Emails provided to the Washington Post confirm that the Trump administration began deploying an additional 100 deputy US Marshals to Portland, Oregon last Thursday. The Post has also learned that the Department of Homeland Security has plans drawn up to send an additional 50 Customs and Border Patrol (CPB) agents to the city.
The Post revelation follows an earlier report by Oregon Public Broadcasting that “several dozen” federal agents are also being deployed, beginning on Sunday. Both actions are a further confirmation that the Trump government cannot rule through popular support and is increasingly relying on militarized troops answerable only to the executive branch.
Protests against police brutality and in support of George Floyd, murdered by Minneapolis police on May 25, have continued for 60 straight days in the city, primarily centered around a three-block radius that includes the Mark O. Hatfield United States Courthouse. The arrival of federal paramilitaries in early July has only further stiffened the resolve of protesters, who correctly interpret the deployment of armed paramilitaries as a direct assault on their democratic rights.
In the last two weeks, demonstrators have been teargassed, shot with rubber bullets and pepper balls, and bludgeoned with batons, while at least seven people have been kidnapped by militarized camouflaged DHS agents driving unmarked vehicles. Those kidnapped have been held for hours in unknown locations without cause or due process, in violation of the Bill of Rights.
Scenes of DHS agents brutalizing protesters, livestreamed on the internet, have also led to a resurgence of protests across the country, with dozens of protests held throughout the weekend in major US cities and throughout Oregon.
In Portland, at least 114 Customs and Border Protection (CBP) and Border Patrol Tactical Unit (BORTAC) paramilitaries have already been unconstitutionally deployed under the guise of quelling ongoing protests against police violence. The new forces announced are meant to supplement and also rotate out agents who have been deployed since the start of the protests.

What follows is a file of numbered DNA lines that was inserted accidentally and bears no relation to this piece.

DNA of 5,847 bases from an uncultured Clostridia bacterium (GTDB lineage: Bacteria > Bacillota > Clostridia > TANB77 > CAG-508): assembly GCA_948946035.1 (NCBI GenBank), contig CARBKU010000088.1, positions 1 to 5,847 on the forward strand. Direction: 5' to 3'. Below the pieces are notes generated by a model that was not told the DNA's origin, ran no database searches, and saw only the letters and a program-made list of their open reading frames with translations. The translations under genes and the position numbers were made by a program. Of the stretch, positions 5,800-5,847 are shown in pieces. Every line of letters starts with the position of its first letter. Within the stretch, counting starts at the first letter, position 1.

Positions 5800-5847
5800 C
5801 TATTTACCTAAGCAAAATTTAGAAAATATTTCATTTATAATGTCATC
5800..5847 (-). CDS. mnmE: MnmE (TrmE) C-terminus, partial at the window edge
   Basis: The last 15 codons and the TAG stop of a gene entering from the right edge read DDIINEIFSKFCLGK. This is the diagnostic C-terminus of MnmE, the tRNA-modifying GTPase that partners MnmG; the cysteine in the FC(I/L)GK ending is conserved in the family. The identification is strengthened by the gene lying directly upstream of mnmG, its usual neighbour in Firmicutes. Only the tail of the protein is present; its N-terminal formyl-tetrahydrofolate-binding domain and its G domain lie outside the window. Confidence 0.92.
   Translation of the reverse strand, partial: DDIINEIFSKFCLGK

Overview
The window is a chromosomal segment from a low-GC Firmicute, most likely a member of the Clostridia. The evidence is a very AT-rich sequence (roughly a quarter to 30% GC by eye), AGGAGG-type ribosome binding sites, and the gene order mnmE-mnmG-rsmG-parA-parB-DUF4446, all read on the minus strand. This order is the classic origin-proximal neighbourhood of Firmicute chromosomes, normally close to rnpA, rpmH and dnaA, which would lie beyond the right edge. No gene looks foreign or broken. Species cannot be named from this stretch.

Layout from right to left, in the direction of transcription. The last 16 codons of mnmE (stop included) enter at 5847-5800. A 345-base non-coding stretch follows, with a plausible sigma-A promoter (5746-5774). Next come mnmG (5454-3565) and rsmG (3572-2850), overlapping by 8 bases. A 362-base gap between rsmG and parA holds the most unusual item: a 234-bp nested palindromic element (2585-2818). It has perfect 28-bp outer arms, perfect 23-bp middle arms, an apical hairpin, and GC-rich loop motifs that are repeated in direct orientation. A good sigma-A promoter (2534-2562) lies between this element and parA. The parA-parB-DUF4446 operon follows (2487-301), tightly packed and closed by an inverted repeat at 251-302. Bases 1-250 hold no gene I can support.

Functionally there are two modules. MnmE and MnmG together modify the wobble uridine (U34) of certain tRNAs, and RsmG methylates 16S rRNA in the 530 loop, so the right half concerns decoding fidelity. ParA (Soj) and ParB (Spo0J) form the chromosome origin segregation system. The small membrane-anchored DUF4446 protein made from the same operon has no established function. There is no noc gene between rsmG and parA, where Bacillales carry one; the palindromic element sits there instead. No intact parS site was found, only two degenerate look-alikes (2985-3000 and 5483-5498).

The new agents being deployed are drawn from the Marshals Service and are part of the Special Operations Group (SOG). SOG operatives undergo “extensive, specialized training in tactics and weaponry.” SOG missions include “seizing assets” and “apprehending fugitives.”
Sunday night’s protest was declared an “unlawful assembly” shortly after midnight. Within minutes, federal agents emerged from the courthouse and began firing rubber bullets and launching tear gas into the crowd. Shortly after 1:00 a.m., federal paramilitaries formed a line in the street in front of the courthouse and moved down the street beating and attacking protesters. It is unknown how many were detained or arrested by the time agents retreated back into the courthouse after 2:00 a.m.
On Tuesday, National Guard commander Adam DeMarco will be testifying before the House Committee for Natural Resources, which is investigating the government's use of force against protesters during Trump’s June 1 Rose Garden “law and order” speech.
After being given explicit orders from the highest levels of government, local and military police, along with federal agents, fired tear gas and rubber bullets into a crowd of roughly 1,000 protesters who were not in violation of curfew.
DeMarco is currently serving in the DC National Guard and was a party to the events that day. He has already released an opening statement writing that what he witnessed on June 1 was “deeply disturbing to me and to fellow National Guardsmen." The statement continues: "Having served in a combat zone, and understanding how to assess threat environments, at no time did I feel threatened by the protesters or assess them to be violent.”
DeMarco concludes his statement: “From my observation those demonstrators—our fellow American citizens—were engaged in the peaceful expression of their First Amendment rights. Yet they were subjected to an unprovoked escalation and excessive use of force.”